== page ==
I'm not (necessarily) talking about CPU time here - what matters in most cases is how long the user needs to wait until the program finishes its task. The bottlenecks might not be CPU time - e.g. the program might be spending a lot of time doing I/O or waiting for some other program that it interacts with, etc. So what I usually want to know is which parts of the program take up the most wall clock time. There are various sophisticated tools available to do this, but often they won't work for your specific situation (e.g. when your program has different interacting components written in different programming languages). And often you don't want to invest a lot of effort in acquiring and learning to use a sophisticated tool. Something simple is often best. And something that allows you to successively refine your efforts to "zoom in" on the bottlenecks.

The Solution:
A solution that has worked well for me is a utility class that makes it easy to instrument my code, bracketing sections of interest and generating reports at certain points. The reports refer to the sections of the program by the names that I assigned to them when I instrumented the code and show how much time elapsed in each section.

I've implemented a utility class called "TimeSpent" in Python and in C++/CLI for .NET. I supply the code below but here's an example of how to use it in Python (the usage in C++ is very similar). Suppose your Python program looks like this:
#!/usr/bin/env python
from myStuff import (func1, func2, func3, func4)

x = 1
func2('hello')
func1(x)
func3()
x = func4()
func1(x)
func2('goodbye')

To find out how much each part of this program contributes to the overall execution time, we instrument the code by creating an instance of the 'TimeSpent' class and adding calls to the 'start' and 'stop' methods around each section of interest:
#!/usr/bin/env python
from myStuff import (func1, func2, func3, func4)
from timeSpent import TimeSpent

x = 1
timeSpent = TimeSpent()
timeSpent.start("A")
func2('hello')
func1(x)
timeSpent.stop("A")
func3()
timeSpent.start("B")
x = func4()
timeSpent.stop("B")
timeSpent.start("A")
func1(x)
func2('goodbye')
timeSpent.stop("A")
print timeSpent.generateReportAndReset()

Each call to the 'start' method starts a stopwatch (creating it automatically if one with the specified name doesn't exist) and the corresponding 'stop' method stops that stopwatch. The accumulated times for all of the stopwatches is reported via the 'generateReportAndReset' method. Above I have named the stopwatches "A" and "B" and have used stopwatch "A" to measure the two separate sections where 'func1' and 'func2' are called.
Here's the output from the instrumented version of the program:
hello
goodbye
Elapsed seconds: 0.7
Breakdown of time spent (in milliseconds):
A: 629 (count: 2 avg: 314.6)
B: 95 (count: 1 avg: 95.0)
Note that the count for "A" is 2 - this reflects the fact that stopwatch "A" was used twice. The time of 629 milliseconds is the sum of the times taken for the two sections of code where stopwatch "A" was used.
Running the instrumented program again shows a longer execution time:
hello
goodbye
Elapsed seconds: 1.2
Breakdown of time spent (in milliseconds):
A: 1070 (count: 2 avg: 534.8)
B: 103 (count: 1 avg: 102.7)
And further runs would show that the "A" time is sometimes around 600 ms but other times around 1100 ms. To investigate this, we change the stopwatch name to "A1" for the first section and "A2" for the second section. Here's some outputs from this version of the program:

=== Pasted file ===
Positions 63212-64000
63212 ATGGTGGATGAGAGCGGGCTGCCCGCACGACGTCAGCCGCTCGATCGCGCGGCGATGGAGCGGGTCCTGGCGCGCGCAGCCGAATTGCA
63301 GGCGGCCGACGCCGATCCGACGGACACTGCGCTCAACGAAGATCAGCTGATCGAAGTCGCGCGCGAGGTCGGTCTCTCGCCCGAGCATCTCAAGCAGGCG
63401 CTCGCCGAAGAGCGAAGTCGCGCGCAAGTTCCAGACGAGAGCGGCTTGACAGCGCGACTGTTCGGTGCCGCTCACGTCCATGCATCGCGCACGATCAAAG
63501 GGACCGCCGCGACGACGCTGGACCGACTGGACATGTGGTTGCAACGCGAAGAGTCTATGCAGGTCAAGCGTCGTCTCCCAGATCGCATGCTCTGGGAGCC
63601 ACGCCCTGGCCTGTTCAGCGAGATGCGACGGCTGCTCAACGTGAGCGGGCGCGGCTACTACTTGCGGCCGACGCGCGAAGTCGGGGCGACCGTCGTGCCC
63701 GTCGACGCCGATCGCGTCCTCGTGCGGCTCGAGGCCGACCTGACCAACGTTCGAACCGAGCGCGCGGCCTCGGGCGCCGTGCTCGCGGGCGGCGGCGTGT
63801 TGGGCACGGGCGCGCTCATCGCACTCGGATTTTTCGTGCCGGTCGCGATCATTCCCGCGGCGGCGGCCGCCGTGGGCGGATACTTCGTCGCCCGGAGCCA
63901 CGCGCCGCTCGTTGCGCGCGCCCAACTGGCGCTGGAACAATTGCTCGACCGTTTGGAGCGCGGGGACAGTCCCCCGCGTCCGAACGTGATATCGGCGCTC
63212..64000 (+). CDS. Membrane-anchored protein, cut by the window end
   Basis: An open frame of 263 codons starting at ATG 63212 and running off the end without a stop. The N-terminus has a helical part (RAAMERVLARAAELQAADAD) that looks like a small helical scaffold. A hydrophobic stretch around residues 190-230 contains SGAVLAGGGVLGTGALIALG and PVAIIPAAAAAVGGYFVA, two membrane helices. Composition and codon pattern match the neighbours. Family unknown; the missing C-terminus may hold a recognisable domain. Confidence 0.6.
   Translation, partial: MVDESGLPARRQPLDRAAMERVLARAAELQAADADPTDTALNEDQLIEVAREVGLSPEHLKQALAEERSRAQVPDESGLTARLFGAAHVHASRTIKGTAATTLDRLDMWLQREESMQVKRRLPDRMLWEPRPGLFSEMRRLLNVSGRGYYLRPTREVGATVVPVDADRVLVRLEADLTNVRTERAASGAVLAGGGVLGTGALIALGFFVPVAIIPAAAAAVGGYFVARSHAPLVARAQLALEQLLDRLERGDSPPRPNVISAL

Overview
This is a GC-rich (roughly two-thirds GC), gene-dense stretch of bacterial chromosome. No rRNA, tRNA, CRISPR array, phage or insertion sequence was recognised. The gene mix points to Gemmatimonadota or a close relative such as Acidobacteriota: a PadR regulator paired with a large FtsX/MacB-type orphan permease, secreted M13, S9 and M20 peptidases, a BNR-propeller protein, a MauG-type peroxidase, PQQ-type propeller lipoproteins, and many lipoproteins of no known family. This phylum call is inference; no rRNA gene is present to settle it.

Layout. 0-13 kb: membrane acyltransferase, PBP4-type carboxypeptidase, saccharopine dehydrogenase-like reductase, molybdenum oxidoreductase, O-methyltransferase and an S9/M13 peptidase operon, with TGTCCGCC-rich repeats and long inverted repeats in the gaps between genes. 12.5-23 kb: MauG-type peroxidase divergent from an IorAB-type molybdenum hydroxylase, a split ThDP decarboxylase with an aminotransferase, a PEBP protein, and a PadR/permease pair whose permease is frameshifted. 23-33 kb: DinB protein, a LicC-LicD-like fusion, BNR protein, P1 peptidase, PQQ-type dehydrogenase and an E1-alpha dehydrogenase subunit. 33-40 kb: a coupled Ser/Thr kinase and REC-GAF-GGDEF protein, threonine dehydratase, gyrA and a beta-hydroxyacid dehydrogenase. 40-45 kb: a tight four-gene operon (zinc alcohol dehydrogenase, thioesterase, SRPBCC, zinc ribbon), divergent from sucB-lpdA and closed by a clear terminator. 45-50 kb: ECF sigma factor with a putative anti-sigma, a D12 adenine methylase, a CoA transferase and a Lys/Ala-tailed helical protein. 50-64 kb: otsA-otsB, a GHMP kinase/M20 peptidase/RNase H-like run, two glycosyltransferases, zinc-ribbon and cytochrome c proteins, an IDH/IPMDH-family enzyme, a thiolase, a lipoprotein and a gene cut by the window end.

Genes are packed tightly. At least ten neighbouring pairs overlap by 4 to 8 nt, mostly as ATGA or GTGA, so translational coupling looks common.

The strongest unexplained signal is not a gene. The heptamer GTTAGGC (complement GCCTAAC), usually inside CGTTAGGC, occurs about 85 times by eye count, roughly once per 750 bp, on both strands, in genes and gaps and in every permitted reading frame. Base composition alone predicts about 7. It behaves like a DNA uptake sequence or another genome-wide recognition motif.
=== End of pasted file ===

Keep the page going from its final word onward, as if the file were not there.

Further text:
hello
goodbye
Elapsed seconds: 0.7
Breakdown of time spent (in milliseconds):
A1: 314 (count: 1 avg: 314.2)
A2: 293 (count: 1 avg: 292.9)
B: 97 (count: 1 avg: 96.7)
hello
goodbye
Elapsed seconds: 1.3
Breakdown of time spent (in milliseconds):
A1: 310 (count: 1 avg: 310.0)
A2: 843 (count: 1 avg: 842.7)
B: 105 (count: 1 avg: 104.6)
So it seems that the variation in overall execution time is due to variations in section "A2". With the hypothesis that the variation might be due to different values of 'x', let's change the names of the stopwatches to incorporate the 'x' value in their names:
#!/usr/bin/env python
from myStuff import (func1, func2, func3, func4)
from timeSpent import TimeSpent

x = 1
timeSpent = TimeSpent()
timeSpent.start("A (x=%d)" % x)
func2('hello')
func1(x)
timeSpent.stop("A (x=%d)" % x)
func3()
timeSpent.start("B")
x = func4()
timeSpent.stop("B")
timeSpent.start("A (x=%d)" % x)
func1(x)
func2('goodbye')
timeSpent.stop("A (x=%d)" % x)
print timeSpent.generateReportAndReset()
Here's some outputs from this version of the program:
hello
goodbye
Elapsed seconds: 0.7
Breakdown of time spent (in milliseconds):
A (x=1): 600 (count: 2 avg: 300.1)
B: 98 (count: 1 avg: 97.8)
hello
goodbye
Elapsed seconds: 1.2
Breakdown of time spent (in milliseconds):
A (x=-1): 783 (count: 1 avg: 783.3)
A (x=1): 284 (count: 1 avg: 283.8)
B: 108 (count: 1 avg: 108.3)
The above shows that when x is -1, the second "A" section takes a lot longer than when x is 1.

The ability to use arbitrary strings to name the stopwatches is one of the things that make this utility class user-friendly (here the user is the programmer). Preventing or detecting common errors is another aspect of user (programmer) friendliness. The usage of the TimeSpent class relies on the names matching up in the 'start' and 'stop' methods. What happens if the programmer slips up? Here's an example with two slip-ups: the call to stop("8") should have been stop("B"), and the call to start("A") on the second last line should have been stop("A")
#!/usr/bin/env python
from myStuff import (func1, func2, func3, func4)
from timeSpent import TimeSpent

x = 1
timeSpent = TimeSpent()
timeSpent.start("A")
func2('hello')
func1(x)
timeSpent.stop("A")
func3()
timeSpent.start("B")
x = func4()
timeSpent.stop("8")
timeSpent.start("A")
func1(x)
func2('goodbye')
timeSpent.start("A")
print timeSpent.generateReportAndReset()